In this era of remakes and reboots and other words to describe digging up long-dormant franchises, the revival of "Planet of the Apes" has turned out to be one of the best surprises. It would have been so easy for things to go wrong with these movies: they could have been too silly, they could have taken themselves too seriously and become unintentionally silly, the special effects could have been unconvincing, the special effects could have been so convincing that they fell into the Uncanny Valley.
For most of "Spider-Man: Homecoming," I didn't see why the movie was getting so much praise from critics. I didn't like Tom Holland's take on Peter Parker aka Spider-Man, I was underwhelmed by the villain Vulture (Michael Keaton), I was annoyed by almost all of Peter's friends and classmates, and the action, development, and conflicts were completely standard for the superhero genre. In fact, they were overly familiar because we've had so many Spider-Man movies already and we have a good idea of how the character operates.
"Despicable Me 3" barely contains any of the franchise's trademark Minions, and the little we do get isn't really related to the rest of the movie. It's as if the people at Illumination Animation almost let a "Despicable Me" movie into theaters without any Minions - the horror! I personally can't stand the Minions, mainly because of the way they talk, and was glad to see them kept to a minimum this time around. Just my luck, the movie in this series that uses them the least is the one that is most lifeless otherwise, which implies that they should have been used more to punch things up.
You're probably expecting me to trash this movie. And make no mistake, it deserves to get trashed. Its script is horrendous, its editing is a joke, its jokes are painful, and all the metallic whooshing and clanging get old real quick. It's the same collection of complaints I always have about the "Transformers" movies. But I can't work up too much ire for this movie for the simple reason that at this point I'm just too numb.
"Cars" is probably the most unpopular arm of the Pixar universe. The first film was only moderately well-received, the sequel was the first eligible Pixar film not to be nominated for Best Animated Feature at the Oscars, and the two "Planes" spinoffs (which are from a non-Pixar branch of Disney) are direct-to-DVD-quality garbage. To be clear, I liked the first two "Cars" movies and I don't think Pixar has ever made a "bad" movie, but I don't know why they're dead-set on expending this franchise when they keep hitting a wall with anthropomorphic vehicles.
"The Mummy" is the first official entry in the "Dark Universe," a franchise where Universal aims to revive its classic movie monsters and have them mingle. Think of it as a variation on the Marvel and DC Extended Universes. I have to wonder if The Mummy as a character is the best entry point for this series. Isn't The Mummy kind of low-tier for this big of a role? Probably the only reason we're getting The Mummy instead of power players like Dracula or Frankenstein's Monster is that "Dracula Untold" and "Victor Frankenstein" flopped so badly.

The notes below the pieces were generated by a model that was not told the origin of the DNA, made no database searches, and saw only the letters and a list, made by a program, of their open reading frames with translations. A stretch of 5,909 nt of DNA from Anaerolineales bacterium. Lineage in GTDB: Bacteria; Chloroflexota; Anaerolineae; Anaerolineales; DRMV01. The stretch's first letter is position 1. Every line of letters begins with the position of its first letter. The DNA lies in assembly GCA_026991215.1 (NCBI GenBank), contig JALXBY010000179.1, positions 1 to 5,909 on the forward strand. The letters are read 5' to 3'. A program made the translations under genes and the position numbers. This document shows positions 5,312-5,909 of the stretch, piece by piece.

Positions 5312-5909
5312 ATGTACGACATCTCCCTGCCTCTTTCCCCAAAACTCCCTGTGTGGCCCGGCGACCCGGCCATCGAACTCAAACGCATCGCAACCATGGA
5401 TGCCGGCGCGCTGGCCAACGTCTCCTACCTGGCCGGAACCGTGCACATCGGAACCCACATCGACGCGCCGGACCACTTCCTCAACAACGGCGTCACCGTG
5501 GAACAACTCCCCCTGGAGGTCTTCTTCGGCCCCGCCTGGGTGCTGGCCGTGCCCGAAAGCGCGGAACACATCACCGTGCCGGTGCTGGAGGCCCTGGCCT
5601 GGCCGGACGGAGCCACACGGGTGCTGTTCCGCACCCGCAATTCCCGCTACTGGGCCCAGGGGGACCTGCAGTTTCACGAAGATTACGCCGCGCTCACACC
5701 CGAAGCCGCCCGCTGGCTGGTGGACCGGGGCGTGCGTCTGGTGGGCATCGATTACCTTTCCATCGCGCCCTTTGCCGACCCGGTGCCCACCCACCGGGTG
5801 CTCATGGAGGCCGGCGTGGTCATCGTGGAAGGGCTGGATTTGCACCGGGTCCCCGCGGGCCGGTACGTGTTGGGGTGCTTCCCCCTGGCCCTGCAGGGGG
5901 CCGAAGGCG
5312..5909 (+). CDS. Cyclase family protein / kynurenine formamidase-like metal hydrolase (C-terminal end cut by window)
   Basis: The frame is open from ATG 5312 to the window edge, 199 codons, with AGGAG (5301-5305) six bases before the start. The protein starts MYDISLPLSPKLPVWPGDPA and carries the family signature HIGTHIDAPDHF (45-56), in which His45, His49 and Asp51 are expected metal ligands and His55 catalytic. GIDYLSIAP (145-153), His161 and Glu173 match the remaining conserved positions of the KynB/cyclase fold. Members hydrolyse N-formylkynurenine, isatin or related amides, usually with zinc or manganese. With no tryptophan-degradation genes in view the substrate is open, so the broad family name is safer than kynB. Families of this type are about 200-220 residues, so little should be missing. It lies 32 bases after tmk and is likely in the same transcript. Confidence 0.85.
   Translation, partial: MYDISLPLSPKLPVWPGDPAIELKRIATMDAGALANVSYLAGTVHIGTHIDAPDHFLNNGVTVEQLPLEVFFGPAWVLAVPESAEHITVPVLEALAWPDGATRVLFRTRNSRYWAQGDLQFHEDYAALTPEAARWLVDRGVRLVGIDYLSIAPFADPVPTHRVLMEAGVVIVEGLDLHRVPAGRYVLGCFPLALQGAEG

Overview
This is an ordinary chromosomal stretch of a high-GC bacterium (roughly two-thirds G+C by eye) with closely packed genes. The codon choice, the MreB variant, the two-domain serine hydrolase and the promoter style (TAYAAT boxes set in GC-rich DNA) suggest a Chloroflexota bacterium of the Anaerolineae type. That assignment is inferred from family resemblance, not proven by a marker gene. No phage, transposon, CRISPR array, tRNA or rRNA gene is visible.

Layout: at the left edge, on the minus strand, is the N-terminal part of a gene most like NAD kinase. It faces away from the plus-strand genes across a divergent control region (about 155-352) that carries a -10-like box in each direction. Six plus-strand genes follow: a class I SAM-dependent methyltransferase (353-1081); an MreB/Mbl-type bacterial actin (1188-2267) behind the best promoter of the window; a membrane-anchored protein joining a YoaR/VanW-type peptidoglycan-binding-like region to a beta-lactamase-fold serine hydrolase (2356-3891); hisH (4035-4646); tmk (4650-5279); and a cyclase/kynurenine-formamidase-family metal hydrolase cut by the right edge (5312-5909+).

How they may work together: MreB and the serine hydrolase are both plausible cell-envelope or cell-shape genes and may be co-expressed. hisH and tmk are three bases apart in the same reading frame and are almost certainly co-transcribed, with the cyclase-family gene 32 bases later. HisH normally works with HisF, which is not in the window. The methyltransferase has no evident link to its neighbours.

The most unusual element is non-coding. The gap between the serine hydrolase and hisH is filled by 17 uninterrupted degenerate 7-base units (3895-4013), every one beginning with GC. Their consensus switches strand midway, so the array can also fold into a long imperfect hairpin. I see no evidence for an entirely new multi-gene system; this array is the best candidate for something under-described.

It was a poorly-kept secret that Wonder Woman (Gal Gadot) was going to be a part of last year's "Batman v Superman: Dawn of Justice." That didn't stop her from getting a huge reaction when she finally appeared. It wasn't even that the movie used her well, people just loved "that moment when Wonder Woman showed up." Demand for Wonder Woman was high, as if people already knew she had more to offer than the current incarnations of Batman or Superman. That demand was well-founded, because Wonder Woman's story is easily the best of the widely-disliked DC Extended Universe.
I've found that the "Pirates of the Caribbean" movies benefit from low expectations. Take the original, "Curse of the Black Pearl" from 2003. At first, it seemed like a bad idea to invest so heavily in a pirate movie (two words: "Cutthroat Island") based on a Disney theme park ride (three words: "The Country Bears"). But the movie pulled a huge upset and proved the naysayers wrong: it was funny, it was exciting, Johnny Depp got an Oscar nomination for playing the mischievous Captain Jack Sparrow, and it made a ton of money.
I've never been the biggest fan of the "Alien" franchise, including the original film from 1979. Maybe it's because I've been raised on movies that rip it off, or maybe it's because that big surprise scare was spoiled for me long before I saw it, but I see it as little more than characters skulking around a spaceship waiting to be picked off like in any number of unimaginative horror movies. So I'm probably not the best candidate for "Alien: Covenant," which, after the misguided highbrow affair that was 2012's "Prometheus," gets the franchise back to its glorified-slasher-movie roots.
"Snatched" has a script credited to Katie Dippold, but she clearly didn't write much of her characters' dialogue. This is one of those comedies where the actors are told to ad lib ad nauseam. There are a few cases where this strategy works, when the actors have good chemistry and the director doesn't settle for just any old take. There are many more cases where this strategy doesn't work because the actors don't know what to do and it throws off the pacing of the movie.